Lenny Tristia Tambun & Ezra Sihite
Three state-owned hospitals on Tuesday denied accusations that they had refused to provide treatment to a premature baby who died on Saturday after suffering from a respiratory problem.
“All three hospitals did not reject the patient, they also did not ask for a down payment from the patient’s family. This is based on the explanation from the medical directors of the three hospitals,” Health Ministry spokeswoman Murti Utami said on Tuesday, referring to Cipto Mangunkusumo, Harapan Kita and Fatmawati hospitals.
Murti said that according to Harapan Kita’s explanation, the family of one-week-old Dera Nur Anggraini arrived at the hospital on Friday with a reference letter from Zahira Hospital in South Jakarta, where she was born. However, a nurse at Harapan Kita said all 10 Neonatal Intensive Care Unit rooms were occupied.
On Saturday, the family went to Cipto Mangunkusumo Hospital without the baby, where the hospital also said it only had 10 NICU rooms, all of which were occupied. The hospital also said a backlog of patients were being treated in emergency rooms while they waited for a vacant bed in an NICU room to open up.
“The same thing happened at Fatmawati Hospital, which only has three NICU rooms. All rooms were occupied and there was a long queue,” Murti said.
She said according to standard operating procedure, if a patient required admission to the NICU unit but all rooms were occupied, the patient would be treated at the emergency ward while waiting for an available NICU room.
Health Minister Nafsiah Mboi on Tuesday denied that the government had treated Dera unfairly because her family was poor. Dera’s father on Monday said private hospitals were not an option for the family because of the hefty down payment required.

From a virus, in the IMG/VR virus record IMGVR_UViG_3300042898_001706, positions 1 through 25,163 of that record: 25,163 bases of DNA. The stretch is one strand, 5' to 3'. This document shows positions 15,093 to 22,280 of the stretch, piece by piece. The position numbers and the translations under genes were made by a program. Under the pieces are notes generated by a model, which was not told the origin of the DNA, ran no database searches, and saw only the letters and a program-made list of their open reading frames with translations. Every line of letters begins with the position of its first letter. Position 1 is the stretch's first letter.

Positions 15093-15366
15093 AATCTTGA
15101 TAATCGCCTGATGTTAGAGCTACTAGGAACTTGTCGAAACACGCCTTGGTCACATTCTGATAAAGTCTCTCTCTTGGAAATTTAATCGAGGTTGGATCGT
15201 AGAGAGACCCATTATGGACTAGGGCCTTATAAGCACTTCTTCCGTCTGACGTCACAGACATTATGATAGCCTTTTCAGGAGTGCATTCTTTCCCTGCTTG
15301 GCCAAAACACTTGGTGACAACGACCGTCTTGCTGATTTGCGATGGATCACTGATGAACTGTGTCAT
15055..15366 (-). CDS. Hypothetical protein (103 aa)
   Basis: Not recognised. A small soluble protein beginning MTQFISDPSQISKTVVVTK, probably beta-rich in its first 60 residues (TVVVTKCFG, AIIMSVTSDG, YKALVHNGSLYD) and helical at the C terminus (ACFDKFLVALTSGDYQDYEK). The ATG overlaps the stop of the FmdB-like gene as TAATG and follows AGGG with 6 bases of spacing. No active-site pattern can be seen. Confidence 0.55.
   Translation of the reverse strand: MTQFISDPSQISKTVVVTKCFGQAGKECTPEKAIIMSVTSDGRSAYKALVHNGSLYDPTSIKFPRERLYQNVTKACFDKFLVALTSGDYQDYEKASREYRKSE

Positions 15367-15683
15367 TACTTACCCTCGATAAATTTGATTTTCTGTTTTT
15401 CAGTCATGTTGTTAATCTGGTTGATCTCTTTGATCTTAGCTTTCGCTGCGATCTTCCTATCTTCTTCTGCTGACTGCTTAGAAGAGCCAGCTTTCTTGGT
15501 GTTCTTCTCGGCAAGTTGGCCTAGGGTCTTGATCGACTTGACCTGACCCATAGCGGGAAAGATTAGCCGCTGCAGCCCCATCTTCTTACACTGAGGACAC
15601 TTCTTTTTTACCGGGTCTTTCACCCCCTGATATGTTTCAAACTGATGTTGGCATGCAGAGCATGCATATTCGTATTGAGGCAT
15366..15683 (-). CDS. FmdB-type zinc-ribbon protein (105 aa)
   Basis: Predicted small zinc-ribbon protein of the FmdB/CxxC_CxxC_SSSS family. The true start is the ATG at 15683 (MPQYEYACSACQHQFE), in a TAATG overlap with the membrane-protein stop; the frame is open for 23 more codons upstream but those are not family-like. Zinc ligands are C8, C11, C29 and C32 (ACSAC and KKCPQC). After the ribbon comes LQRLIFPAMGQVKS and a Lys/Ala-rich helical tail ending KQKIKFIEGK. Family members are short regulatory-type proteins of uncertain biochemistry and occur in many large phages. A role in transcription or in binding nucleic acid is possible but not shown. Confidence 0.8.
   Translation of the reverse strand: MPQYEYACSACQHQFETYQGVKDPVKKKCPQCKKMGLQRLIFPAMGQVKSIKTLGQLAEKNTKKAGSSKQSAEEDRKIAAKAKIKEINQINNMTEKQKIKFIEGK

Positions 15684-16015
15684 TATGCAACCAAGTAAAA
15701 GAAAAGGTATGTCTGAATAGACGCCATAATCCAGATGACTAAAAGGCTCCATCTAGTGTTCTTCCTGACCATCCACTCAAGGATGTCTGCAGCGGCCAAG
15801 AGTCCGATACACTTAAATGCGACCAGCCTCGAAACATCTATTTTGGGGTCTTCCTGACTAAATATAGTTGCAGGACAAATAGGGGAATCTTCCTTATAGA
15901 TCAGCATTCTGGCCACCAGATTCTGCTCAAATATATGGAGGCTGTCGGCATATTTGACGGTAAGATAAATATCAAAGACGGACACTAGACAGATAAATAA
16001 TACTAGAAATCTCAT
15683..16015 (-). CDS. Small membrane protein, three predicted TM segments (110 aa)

“Private hospitals asked for a down payment of Rp 12 million ($1,240) to Rp 15 million,” he said.
The baby’s death comes less than a week after President Susilo Bambang Yudhoyono’s two-month-old grandson successfully underwent surgery for digestive problems in Jakarta, shining a spotlight on the capital’s hospital system.
Dera’s family said on Monday that they had tried to bring their baby to the three state-owned hospitals, as well as Pertamina Central Hospital (RSPP) in South Jakarta and Budi Asih Hospital in East Jakarta, among other places.
A total of eight hospitals, however, rejected Dera, saying they either didn’t have the medical equipment for the surgery or their rooms were fully occupied.
Jakarta Health Office head Dien Emawati on Tuesday said the city’s hospitals had only 143 NICU beds in total.